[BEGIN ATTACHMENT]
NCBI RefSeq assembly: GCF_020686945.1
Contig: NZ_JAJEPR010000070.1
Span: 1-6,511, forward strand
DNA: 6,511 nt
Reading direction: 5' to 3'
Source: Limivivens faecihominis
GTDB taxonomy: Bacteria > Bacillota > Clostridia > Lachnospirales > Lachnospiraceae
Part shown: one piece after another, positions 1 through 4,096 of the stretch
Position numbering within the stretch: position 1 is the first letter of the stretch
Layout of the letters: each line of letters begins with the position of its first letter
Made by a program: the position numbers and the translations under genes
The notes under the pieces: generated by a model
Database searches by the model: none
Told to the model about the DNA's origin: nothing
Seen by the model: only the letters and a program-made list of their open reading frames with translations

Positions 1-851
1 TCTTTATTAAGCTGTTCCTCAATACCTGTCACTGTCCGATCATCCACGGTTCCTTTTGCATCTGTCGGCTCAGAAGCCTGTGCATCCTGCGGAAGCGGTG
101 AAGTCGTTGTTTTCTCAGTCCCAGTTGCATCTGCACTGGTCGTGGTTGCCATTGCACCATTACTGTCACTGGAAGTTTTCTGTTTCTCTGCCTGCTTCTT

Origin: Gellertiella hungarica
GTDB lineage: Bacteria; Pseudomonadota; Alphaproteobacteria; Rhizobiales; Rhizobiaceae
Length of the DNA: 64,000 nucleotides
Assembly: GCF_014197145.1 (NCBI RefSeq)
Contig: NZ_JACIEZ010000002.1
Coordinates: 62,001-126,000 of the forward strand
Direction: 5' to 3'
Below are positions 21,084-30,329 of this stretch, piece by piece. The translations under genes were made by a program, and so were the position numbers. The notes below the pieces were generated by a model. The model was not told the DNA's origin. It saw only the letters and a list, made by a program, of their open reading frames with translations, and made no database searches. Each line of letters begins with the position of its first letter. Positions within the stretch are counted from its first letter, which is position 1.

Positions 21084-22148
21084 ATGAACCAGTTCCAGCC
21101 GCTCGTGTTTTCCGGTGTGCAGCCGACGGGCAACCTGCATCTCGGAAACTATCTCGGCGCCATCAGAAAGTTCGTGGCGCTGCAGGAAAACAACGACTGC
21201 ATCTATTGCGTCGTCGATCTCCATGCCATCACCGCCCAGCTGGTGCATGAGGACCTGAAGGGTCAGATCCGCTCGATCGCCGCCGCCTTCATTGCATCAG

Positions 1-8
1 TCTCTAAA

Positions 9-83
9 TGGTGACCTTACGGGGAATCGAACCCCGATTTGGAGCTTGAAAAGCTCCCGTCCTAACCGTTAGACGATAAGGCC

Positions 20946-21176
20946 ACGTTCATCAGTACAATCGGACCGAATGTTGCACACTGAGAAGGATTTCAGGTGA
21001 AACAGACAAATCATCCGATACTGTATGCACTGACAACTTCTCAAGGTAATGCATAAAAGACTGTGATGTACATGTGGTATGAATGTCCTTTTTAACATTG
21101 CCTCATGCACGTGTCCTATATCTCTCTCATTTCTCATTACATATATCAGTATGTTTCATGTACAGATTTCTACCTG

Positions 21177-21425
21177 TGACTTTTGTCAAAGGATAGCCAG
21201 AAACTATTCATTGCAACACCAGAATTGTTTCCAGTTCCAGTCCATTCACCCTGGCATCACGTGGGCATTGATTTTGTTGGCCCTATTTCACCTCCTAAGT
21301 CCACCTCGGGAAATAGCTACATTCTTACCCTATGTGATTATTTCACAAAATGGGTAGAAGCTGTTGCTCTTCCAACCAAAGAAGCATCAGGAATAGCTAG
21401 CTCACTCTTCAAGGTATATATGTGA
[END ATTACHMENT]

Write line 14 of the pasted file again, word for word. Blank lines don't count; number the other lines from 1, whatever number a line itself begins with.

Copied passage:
Told to the model about the DNA's origin: nothing